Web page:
Getting up to speed with Slack
We love Slack here at The Times. Within our team, it has totally replaced email, and now everyone knows what everyone else is up to. It’s enhanced our collaboration and openness, and made it faster and simpler to catch up and get started on any project.
But we have found that other desks are a little more hesitant. We’ve encouraged other departments to get Slacking along with us, and though they love our instance and following along with what we’re doing, they are yet to be convinced of the value of contributing themselves.
Recently we’ve started a project which, having used the platform for a year now, we think Slack would be perfect for. As with any project with lots of people working on it communication can be a challenge and making sure everyone has access to the information they need without filling their inboxes unnecessarily often proves to be harder than it should.
So as a result we put together our more friendly version of the classic business proposal format: a Slack one-pager. In less than 500 words we tried to get to the core of how exactly to use Slack for the uninitiated. Though the company do a great job of selling the project to techies like ourselves, for the ‘But email does that’ crowd, we found you may need something a little more cheatsheety. A guide to finding the value behind the tool that we enjoy every day. We’ve shared it below, and would love to hear how you’ve brought Slack in across your business if you’ve found similarly hesitant users.
Download the Slack app from the Mac App Store, and on your phone. Set up your notifications so it only notifies you if you get mentioned like on Twitter with an @ prefix. (You can also do this for keywords like ‘cake’ or ‘tea’…)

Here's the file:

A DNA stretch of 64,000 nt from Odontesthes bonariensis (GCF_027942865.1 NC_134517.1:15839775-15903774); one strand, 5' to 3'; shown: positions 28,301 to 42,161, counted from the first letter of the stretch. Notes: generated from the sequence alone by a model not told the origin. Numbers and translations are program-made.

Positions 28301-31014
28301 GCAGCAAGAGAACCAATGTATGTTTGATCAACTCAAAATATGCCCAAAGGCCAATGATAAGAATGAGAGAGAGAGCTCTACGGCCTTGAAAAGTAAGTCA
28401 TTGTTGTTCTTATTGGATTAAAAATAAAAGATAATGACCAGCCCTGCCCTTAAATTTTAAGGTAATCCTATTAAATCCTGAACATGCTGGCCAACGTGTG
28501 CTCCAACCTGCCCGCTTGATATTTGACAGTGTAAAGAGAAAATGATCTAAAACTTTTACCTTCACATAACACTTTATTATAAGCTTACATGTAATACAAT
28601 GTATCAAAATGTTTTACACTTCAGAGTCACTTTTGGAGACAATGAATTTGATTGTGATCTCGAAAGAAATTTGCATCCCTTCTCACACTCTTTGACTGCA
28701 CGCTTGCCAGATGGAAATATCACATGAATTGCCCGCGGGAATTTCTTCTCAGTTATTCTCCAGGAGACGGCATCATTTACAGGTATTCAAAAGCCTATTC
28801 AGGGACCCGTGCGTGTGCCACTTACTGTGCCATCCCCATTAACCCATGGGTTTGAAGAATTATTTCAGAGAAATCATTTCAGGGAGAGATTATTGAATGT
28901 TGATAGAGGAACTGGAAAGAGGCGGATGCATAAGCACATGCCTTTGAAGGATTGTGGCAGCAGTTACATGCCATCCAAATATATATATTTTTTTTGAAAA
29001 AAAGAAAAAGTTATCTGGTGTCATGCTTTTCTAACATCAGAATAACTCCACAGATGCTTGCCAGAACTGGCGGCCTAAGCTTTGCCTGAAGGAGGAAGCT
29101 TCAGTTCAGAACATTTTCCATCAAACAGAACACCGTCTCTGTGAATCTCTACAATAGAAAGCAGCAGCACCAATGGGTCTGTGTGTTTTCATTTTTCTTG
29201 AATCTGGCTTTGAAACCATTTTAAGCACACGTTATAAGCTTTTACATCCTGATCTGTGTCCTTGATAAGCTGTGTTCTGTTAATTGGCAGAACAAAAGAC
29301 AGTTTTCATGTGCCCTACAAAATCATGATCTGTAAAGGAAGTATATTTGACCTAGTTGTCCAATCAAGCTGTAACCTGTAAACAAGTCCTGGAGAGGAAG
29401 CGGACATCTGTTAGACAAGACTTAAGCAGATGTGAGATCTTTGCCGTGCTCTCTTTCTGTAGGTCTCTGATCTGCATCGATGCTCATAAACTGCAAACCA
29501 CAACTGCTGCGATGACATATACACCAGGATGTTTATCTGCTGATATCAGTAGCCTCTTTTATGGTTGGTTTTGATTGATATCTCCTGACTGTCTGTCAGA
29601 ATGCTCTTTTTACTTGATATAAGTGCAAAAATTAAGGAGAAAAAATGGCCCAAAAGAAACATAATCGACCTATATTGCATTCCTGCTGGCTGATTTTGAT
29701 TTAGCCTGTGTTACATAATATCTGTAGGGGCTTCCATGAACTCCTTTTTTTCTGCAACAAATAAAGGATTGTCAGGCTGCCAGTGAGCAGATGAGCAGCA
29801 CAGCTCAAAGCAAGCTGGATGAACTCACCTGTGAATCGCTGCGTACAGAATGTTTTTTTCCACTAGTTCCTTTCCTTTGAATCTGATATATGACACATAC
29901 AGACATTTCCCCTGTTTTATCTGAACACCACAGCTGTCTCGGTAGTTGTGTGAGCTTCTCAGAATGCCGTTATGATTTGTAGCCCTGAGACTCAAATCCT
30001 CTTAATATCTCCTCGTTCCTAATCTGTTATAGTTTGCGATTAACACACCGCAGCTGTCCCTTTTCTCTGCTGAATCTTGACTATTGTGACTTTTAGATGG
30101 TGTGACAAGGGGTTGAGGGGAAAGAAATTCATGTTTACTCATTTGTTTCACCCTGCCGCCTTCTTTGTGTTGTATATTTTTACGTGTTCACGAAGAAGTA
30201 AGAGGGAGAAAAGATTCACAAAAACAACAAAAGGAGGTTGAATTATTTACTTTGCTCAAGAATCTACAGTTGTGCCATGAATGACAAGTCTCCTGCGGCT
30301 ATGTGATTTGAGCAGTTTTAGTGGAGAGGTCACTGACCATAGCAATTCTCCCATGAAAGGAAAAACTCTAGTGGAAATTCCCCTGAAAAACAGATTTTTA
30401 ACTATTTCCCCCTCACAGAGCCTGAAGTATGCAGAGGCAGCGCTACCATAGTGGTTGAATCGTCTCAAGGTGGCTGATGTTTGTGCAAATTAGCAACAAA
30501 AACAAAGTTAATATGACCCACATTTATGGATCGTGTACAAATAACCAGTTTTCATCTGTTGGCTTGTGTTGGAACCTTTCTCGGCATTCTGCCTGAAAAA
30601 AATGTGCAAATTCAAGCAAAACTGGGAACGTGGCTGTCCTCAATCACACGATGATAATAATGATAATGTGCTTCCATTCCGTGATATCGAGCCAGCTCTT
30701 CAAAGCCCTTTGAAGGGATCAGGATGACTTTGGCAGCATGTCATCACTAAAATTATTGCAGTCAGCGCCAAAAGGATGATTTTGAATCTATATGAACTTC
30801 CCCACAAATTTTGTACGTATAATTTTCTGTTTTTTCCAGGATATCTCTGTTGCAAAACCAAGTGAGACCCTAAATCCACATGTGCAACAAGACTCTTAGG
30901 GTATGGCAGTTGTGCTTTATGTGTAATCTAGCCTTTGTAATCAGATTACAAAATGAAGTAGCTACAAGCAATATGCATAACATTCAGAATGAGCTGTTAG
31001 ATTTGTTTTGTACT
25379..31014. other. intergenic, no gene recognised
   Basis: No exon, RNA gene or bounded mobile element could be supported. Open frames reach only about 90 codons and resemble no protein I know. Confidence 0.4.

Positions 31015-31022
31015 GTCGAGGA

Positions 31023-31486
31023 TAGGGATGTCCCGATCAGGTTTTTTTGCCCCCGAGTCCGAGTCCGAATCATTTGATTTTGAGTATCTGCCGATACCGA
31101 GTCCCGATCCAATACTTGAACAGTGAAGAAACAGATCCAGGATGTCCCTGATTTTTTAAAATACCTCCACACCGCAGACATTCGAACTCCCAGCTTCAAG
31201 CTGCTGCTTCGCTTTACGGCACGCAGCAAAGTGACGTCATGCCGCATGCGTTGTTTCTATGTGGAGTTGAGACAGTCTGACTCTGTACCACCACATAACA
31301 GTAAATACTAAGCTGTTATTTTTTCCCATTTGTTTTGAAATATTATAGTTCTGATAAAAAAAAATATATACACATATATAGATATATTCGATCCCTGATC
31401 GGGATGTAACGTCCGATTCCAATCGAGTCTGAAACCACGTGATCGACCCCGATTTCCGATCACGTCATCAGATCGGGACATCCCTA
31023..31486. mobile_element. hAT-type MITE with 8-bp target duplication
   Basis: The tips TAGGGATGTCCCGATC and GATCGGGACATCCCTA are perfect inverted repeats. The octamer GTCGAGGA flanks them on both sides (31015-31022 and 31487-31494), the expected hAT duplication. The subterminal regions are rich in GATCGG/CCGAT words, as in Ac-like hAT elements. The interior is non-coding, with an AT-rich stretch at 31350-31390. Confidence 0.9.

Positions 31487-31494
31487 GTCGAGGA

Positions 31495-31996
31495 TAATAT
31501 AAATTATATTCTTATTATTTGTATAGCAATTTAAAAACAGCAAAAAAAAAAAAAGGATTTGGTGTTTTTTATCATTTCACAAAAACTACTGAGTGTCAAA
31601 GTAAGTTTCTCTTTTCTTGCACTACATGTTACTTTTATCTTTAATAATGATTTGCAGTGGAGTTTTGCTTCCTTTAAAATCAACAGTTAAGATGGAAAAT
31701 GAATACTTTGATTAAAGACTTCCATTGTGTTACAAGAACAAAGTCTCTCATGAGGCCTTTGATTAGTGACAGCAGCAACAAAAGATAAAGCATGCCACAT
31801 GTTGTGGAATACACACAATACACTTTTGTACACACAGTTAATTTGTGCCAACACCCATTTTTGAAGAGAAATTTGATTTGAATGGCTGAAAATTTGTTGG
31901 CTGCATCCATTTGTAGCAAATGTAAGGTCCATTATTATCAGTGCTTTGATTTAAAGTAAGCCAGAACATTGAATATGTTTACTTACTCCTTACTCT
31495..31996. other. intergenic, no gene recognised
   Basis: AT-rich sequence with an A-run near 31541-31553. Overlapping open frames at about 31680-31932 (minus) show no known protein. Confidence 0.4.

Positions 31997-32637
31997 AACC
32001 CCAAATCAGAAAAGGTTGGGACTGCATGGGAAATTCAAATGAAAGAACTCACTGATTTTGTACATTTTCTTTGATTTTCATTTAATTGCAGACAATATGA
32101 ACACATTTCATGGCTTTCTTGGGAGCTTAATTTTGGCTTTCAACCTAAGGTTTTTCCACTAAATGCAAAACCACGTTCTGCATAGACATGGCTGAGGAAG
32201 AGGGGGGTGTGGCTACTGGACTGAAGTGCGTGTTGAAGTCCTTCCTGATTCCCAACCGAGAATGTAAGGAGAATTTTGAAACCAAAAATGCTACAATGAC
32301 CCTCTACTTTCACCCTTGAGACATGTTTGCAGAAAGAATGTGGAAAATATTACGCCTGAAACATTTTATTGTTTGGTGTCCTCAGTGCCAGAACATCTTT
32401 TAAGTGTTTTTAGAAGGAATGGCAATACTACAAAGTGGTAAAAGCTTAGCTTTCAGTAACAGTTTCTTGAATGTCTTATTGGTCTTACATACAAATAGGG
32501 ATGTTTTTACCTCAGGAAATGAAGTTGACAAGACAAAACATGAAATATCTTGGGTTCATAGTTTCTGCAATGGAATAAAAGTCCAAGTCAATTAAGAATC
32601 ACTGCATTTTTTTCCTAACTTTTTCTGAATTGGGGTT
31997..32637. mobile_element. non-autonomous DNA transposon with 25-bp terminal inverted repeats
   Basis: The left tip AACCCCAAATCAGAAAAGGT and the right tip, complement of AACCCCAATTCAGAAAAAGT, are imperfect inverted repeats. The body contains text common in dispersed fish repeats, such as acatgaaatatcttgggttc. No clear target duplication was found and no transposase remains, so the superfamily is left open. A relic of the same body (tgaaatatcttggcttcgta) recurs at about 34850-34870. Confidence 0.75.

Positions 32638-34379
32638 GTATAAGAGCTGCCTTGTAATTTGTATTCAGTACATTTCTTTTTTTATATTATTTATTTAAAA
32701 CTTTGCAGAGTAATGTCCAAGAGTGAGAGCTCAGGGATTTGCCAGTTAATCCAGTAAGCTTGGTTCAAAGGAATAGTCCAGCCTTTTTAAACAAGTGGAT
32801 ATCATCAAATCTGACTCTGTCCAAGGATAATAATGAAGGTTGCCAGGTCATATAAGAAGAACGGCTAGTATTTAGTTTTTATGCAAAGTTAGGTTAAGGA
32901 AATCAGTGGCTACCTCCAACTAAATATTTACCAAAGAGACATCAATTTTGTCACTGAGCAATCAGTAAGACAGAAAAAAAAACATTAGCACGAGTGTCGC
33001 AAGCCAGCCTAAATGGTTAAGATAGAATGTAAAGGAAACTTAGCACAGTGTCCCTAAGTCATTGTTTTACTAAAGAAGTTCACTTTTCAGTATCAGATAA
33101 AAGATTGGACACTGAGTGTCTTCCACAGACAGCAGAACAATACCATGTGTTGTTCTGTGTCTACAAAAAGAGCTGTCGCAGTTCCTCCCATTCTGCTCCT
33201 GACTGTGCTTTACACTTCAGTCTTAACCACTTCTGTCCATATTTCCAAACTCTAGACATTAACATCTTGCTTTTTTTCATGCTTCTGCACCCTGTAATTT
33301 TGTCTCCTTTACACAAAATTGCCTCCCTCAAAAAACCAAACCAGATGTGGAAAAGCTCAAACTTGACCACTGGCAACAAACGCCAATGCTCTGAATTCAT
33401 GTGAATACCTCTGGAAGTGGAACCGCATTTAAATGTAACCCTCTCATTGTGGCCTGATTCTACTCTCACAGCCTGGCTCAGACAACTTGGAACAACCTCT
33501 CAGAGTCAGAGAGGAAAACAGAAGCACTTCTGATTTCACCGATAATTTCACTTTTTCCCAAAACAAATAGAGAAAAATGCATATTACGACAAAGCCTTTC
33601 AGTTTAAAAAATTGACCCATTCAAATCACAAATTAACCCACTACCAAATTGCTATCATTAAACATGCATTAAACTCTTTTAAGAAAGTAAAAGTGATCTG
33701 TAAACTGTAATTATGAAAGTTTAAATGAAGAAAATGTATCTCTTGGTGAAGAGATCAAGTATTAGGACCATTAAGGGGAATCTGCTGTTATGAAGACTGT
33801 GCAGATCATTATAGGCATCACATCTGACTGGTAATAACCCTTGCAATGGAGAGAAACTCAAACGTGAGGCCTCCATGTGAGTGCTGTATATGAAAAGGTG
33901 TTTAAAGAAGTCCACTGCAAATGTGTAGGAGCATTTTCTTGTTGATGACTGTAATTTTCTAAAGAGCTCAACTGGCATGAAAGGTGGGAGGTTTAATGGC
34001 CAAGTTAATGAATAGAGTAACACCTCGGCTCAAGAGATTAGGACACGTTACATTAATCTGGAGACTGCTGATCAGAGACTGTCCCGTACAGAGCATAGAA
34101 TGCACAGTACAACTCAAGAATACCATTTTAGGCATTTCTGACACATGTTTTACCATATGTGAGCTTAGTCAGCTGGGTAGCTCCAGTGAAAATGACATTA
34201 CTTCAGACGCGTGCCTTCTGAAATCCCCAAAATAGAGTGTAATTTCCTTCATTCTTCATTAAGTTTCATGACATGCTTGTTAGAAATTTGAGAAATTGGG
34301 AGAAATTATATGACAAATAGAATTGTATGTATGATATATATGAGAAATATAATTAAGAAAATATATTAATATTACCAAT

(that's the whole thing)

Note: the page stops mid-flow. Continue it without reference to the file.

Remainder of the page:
Set up your name and profile picture. Not only does it make the place more homely, it lets everyone put a face and name to your slack name.
Join all the channels you are interested in. Over time, work out which ones you actually pay attention to. Star them to keep them near the top by using the dropdown under the channel name.
Don’t feel you need to keep on top of everything. One of the advantages of Slack is its visibility to communication. The only disadvantage is feeling overwhelmed. Scan or skip chat that’s happened while you’re away. Pay attention to your mentions.
Channels are cheap, communicate freely
If you are not just asking where someone is, or something concerning just them, talk about it in a channel. It’s useful to communicate publicly in order to keep everyone in the loop. If you want to continue a conversation offline following a meeting, or put some notes together: make a channel for it.
Use private groups to communicate between two or more people. Opening a private group doesn’t cost anything, so if you need to chat something over with two or more people that for some reason can’t be discussed in a public channel, open a group.
Everything in one place
Slack works best when you commit to it as a team. It should be the first place you think to put documents and assets, and the first place you think to search for them. Slack archives everything you write into public channels and allows you to search for them with fine parameters. You can even search inside Google Docs that you link to via Slack.
Leave conversations when they finish
When you’re no longer needed in a group or channel, leave it. You can always rejoin the channel later, or recreate the group. If you need someone in a conversation who is not in the channel, you can mention them and have Slackbot invite them automatically.
Learn the slash commands
You can invite people to channels by typing /invite <username> and leave channels by typing /leave or /close. Start with a / and see all the commands available.
Paste code snippets and post meeting notes
You can create text snippets which automatically format code by pressing CMD/CTRL+RETURN when pasting into a channel. You can also create posts, which are fully formattable with Markdown, to share meeting notes and large updates.
Integrate with GitHub
You can integrate your Slack with GitHub, JIRA and other services by visiting the integrations centre. This allows you to automatically see in a Slack channel when issues get updates or commits get approved.